When digital links are evaluated in terms of their bit error rate, the system for signal processing satellites gets more complicated, because there will be a certain bit error rate on the uplink which becomes the starting point for the downlink. The bit error rate will never be better than the weakest link. For these systems, it is desirable to make the uplink very robust so that bit error rates of 10-9 or 10_1° are achieved on the uplink, in order that, again, the downlink determines the overall performance. This is typical for most satellite links, as the satellite is limited in the amount of transmit power, whereas ground stations are relatively independent of that limitation, at least until frequencies of 30 GHz and above are used, in which case the cost of the transmitters becomes a limiting factor. Transmit power, transmit antenna gain, receiver noise figure, and receive antenna gain establish the maximum signal-to-noise that can be established on any link.

Many of the data handling satellites discussed elsewhere in this chapter expect to deliver 10-10 bit error rates on the entire Earth-Earth link. This is being achieved by using very powerful forward-error-correcting codes (see Sec. 13.3.3). Convolutional coding and Viterbi decoding (rate 1/3, K = 7) allow 10-10 bit error rates with Ef/N0 of only 5 dB for many newer, commercial data satellites.

The question often asked is, "How much margin is enough?" Clearly, too much margin is wasteful and costly, but not enough margin could occasionally lead to excessive bit error rates. Intelsat carries a 4 to 5 dB margin for their C-Band links. At frequencies above 10 GHz the margin should be 6 to 20 dB to accommodate atmospheric and rain losses, the exact amount depending on the required link availability and the amount of rainfall expected.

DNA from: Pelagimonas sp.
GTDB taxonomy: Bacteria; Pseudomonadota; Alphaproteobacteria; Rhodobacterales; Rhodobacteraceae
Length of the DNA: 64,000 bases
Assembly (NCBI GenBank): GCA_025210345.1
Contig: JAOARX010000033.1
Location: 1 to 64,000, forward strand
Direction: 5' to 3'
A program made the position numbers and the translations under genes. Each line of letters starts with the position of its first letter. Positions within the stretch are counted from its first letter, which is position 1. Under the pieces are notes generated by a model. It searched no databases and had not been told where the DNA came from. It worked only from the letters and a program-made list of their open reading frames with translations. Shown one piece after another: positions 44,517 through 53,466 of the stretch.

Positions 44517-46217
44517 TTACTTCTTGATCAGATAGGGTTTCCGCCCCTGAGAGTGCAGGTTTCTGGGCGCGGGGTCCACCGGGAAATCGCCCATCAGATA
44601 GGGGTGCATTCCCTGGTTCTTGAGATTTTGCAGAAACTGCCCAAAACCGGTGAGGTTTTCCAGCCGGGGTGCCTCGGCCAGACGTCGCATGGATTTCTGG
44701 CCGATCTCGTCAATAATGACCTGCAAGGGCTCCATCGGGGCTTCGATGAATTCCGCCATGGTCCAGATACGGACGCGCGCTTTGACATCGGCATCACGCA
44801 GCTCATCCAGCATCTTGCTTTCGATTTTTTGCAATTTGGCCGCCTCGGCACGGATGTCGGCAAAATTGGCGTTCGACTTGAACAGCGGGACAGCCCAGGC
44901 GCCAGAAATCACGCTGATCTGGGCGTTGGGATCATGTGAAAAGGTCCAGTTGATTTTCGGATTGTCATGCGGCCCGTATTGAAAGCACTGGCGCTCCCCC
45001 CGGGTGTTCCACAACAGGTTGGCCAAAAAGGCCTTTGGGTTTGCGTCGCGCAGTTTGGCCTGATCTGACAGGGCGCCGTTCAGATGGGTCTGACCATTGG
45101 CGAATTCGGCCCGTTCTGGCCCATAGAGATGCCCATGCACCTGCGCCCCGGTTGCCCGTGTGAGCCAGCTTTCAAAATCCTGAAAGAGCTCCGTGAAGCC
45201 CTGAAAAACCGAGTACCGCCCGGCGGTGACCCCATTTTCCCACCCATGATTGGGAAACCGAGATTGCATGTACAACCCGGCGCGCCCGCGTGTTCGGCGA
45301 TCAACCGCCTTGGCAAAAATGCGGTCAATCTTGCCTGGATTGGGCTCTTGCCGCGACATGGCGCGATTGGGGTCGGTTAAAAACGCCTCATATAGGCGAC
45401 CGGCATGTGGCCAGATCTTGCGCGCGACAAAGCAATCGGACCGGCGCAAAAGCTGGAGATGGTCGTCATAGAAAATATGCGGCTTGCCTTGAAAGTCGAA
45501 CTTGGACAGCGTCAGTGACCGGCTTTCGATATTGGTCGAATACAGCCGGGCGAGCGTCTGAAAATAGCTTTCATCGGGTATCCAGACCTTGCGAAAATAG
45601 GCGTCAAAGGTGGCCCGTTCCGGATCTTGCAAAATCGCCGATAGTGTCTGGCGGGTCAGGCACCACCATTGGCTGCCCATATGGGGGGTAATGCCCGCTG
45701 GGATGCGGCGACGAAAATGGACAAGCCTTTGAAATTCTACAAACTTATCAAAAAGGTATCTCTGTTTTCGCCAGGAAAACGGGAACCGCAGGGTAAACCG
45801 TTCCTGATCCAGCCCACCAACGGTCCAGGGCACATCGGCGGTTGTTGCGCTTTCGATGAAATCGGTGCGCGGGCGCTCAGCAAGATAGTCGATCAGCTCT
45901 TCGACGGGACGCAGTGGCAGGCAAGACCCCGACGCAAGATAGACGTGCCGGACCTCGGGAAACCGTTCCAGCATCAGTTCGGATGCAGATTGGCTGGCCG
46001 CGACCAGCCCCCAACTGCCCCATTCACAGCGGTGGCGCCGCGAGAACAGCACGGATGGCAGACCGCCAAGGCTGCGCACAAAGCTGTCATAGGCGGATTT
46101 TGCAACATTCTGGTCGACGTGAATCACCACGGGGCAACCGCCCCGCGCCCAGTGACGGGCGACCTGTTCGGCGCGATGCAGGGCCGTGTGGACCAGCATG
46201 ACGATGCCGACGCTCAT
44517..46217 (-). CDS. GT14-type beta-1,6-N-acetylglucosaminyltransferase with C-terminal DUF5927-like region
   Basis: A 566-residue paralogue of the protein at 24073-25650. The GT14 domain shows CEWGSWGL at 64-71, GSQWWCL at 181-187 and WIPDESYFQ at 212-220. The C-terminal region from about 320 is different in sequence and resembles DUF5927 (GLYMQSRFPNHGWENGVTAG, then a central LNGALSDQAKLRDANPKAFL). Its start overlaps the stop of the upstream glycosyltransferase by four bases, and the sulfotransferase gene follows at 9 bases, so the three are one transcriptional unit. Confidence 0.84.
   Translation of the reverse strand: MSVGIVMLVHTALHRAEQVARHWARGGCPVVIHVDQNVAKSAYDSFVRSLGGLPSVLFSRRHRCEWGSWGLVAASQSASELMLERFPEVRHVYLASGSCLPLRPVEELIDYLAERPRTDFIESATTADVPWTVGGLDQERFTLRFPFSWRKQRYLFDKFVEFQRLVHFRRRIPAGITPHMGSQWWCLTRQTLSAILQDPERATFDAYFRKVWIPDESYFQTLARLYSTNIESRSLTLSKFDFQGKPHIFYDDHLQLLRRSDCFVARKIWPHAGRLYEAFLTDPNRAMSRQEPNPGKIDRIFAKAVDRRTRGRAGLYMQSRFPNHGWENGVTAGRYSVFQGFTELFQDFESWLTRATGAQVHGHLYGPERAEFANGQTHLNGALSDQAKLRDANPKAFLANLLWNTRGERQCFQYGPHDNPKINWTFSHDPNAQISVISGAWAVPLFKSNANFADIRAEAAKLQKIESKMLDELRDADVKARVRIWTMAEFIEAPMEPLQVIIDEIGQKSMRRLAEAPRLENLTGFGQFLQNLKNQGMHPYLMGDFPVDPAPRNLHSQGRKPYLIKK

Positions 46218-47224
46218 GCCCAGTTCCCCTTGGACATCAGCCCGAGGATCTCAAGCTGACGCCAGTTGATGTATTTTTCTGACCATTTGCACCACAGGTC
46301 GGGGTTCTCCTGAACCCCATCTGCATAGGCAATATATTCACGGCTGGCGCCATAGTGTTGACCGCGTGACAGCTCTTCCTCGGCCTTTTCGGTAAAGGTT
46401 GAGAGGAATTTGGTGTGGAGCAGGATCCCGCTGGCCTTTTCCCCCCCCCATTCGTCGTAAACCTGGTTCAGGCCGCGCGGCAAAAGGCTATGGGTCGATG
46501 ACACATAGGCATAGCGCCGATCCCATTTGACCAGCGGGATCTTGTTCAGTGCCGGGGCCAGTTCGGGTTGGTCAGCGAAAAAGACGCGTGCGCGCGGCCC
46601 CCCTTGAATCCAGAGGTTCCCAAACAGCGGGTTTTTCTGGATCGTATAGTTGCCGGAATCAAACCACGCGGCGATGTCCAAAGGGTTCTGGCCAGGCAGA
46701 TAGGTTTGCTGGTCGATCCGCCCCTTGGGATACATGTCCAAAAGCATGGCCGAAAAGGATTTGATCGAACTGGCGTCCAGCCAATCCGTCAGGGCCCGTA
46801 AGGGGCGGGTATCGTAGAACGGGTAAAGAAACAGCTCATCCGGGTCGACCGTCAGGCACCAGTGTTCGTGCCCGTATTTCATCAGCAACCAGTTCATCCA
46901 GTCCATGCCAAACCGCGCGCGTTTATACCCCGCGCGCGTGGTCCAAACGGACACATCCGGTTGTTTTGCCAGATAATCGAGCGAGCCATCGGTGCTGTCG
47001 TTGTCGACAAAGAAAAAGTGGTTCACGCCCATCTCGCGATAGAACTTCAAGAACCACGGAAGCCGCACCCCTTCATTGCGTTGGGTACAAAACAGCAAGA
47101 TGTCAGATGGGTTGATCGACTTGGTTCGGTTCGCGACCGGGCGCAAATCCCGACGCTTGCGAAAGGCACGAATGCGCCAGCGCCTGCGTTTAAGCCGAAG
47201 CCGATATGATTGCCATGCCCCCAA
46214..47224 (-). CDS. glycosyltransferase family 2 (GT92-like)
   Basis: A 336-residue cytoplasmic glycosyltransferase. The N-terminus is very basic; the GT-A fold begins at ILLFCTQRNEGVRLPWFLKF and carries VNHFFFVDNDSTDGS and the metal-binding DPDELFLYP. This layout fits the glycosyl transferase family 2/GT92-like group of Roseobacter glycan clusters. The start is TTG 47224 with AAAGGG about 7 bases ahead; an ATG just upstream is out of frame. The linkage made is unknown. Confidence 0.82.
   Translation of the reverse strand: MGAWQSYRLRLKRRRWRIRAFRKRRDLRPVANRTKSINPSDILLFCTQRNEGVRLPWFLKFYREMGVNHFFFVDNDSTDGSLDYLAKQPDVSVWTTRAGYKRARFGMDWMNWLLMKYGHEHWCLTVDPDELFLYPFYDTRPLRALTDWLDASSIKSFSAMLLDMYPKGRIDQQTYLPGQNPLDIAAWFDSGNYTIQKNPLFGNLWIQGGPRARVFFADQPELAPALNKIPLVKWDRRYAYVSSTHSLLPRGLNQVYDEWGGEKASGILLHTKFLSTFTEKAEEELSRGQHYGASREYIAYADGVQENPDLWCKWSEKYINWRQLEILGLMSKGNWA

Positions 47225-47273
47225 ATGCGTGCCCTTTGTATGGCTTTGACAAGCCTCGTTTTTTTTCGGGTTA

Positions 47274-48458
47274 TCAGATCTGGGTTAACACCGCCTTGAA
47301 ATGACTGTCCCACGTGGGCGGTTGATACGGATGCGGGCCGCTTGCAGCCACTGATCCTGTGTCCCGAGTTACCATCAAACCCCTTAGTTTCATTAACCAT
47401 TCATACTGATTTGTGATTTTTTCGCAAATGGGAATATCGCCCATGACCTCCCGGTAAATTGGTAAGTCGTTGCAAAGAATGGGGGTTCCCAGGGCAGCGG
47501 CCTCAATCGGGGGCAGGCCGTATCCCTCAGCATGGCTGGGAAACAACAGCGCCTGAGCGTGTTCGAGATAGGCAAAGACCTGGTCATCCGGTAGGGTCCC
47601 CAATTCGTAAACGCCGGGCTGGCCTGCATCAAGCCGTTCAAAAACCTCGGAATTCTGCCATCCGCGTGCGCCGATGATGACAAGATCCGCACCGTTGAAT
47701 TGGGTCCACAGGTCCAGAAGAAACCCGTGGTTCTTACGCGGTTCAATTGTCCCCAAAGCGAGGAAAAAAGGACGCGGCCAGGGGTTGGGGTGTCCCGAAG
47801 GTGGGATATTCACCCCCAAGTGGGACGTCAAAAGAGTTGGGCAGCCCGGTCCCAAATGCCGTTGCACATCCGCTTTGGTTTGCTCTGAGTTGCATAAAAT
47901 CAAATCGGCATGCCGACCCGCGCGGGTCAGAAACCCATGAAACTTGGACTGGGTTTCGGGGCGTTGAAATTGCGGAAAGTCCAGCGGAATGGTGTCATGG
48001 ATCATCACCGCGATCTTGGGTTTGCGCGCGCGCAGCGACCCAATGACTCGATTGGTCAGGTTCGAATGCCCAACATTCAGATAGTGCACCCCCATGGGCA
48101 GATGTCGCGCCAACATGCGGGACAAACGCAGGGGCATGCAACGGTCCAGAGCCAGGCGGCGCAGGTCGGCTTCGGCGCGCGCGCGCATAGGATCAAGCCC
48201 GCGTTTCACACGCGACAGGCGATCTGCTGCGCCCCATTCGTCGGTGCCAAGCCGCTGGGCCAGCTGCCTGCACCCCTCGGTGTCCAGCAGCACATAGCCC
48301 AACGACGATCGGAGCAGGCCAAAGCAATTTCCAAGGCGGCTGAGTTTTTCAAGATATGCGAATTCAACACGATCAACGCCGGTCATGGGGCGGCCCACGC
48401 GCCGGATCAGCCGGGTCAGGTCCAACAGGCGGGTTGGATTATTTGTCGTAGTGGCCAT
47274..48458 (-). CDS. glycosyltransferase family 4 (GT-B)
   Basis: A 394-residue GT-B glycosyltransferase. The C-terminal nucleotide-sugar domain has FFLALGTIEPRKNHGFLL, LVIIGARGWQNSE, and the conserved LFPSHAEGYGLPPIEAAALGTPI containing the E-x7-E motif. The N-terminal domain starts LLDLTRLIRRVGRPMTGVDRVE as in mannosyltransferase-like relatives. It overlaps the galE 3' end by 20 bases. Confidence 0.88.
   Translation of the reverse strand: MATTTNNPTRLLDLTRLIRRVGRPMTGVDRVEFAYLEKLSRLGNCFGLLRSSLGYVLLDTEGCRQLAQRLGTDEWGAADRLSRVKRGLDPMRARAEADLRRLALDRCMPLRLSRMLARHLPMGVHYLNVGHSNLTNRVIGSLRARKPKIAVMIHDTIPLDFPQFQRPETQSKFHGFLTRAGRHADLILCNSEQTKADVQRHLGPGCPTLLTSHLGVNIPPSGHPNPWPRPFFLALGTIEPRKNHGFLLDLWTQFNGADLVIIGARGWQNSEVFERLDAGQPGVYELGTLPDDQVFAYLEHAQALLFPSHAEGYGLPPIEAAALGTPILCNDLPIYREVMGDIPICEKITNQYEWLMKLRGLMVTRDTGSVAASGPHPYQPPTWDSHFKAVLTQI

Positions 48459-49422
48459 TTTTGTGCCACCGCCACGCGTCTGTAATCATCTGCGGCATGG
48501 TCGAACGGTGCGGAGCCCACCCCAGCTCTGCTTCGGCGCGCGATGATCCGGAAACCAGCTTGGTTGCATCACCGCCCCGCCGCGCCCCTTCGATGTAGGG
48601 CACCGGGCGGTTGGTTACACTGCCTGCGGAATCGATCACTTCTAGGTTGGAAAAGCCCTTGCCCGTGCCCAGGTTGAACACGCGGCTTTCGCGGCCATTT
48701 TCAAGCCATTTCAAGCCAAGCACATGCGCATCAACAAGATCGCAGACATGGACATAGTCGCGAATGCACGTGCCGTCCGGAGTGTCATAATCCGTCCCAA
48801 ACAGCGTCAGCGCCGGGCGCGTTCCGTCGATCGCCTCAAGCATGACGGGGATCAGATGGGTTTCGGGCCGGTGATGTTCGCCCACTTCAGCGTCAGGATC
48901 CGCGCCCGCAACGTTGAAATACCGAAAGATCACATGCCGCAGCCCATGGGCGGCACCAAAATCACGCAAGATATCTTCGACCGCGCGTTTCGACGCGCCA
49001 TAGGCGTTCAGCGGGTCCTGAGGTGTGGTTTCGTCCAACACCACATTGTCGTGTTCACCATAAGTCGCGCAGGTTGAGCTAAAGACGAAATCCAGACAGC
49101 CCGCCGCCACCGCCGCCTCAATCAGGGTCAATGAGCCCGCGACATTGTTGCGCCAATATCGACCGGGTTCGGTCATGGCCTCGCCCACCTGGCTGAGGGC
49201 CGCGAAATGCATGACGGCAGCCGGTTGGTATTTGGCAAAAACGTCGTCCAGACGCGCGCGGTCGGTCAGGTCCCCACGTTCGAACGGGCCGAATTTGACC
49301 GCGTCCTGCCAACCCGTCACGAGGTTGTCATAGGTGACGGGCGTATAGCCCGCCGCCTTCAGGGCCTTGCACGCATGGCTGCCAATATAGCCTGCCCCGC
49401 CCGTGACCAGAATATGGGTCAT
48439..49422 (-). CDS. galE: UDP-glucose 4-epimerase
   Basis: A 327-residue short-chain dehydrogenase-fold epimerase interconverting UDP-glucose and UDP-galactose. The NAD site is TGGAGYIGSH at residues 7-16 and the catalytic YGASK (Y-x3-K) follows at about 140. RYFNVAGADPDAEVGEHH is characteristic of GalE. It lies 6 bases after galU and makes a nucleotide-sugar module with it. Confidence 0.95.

The order of the steps outlined above will depend on which parameters are specified. For example, one might start with link margin and solve for transmitter power. The uplink design is performed in the same way, except the receive antenna beam width may depend on the Earth-coverage requirement rather than size or pointing limitations.

Figure 13-12 illustrates how the downlink design, using a geostationary satellite, can vary with choice of carrier frequency. In this example, the satellite antenna's beam width is fixed at 6 deg to illuminate a specified Earth coverage area, and the ground-station size is fixed at 0.5 m for ease of transport As the frequency decreases, the satellite antenna's diameter increases to maintain the specified beam width (and gain) until it reaches a maximum size (or mass) limit, which, in this example, is 2 m at 1.75 GHz. Reducing the frequency further requires more transmitter power to compensate for the loss in antenna gain [see Eq. (13-18a)]. On the other hand, going to higher frequencies requires more transmitter power to compensate for increasing receive antenna pointing loss and to provide a margin to operate through rain. The figure shows the preferred frequency is between 1 and 18 GHz.

Frequency, f (GHz)

Fig. 13-12. Example Downlink Design Showing Effect of Frequency Selection on Required Satellite Transmitter Power. A "window" exists between 1-20 GHz. The satellite Is in a geostationary orbit and the ground terminal diameter Is fixed at 0.5 m.

Frequency, f (GHz)

Fig. 13-12. Example Downlink Design Showing Effect of Frequency Selection on Required Satellite Transmitter Power. A "window" exists between 1-20 GHz. The satellite Is in a geostationary orbit and the ground terminal diameter Is fixed at 0.5 m.

Table 13-13 shows we can satisfy the FireSat mission with a 20-W transmitter operating at S-Band (2.2 GHz) with a broad-beam antenna covering the entire Earth. A higher-gain antenna requires continuous steering to point toward the ground station, making the satellite far more complex. The diameter of the ground station antenna is 5.3 m.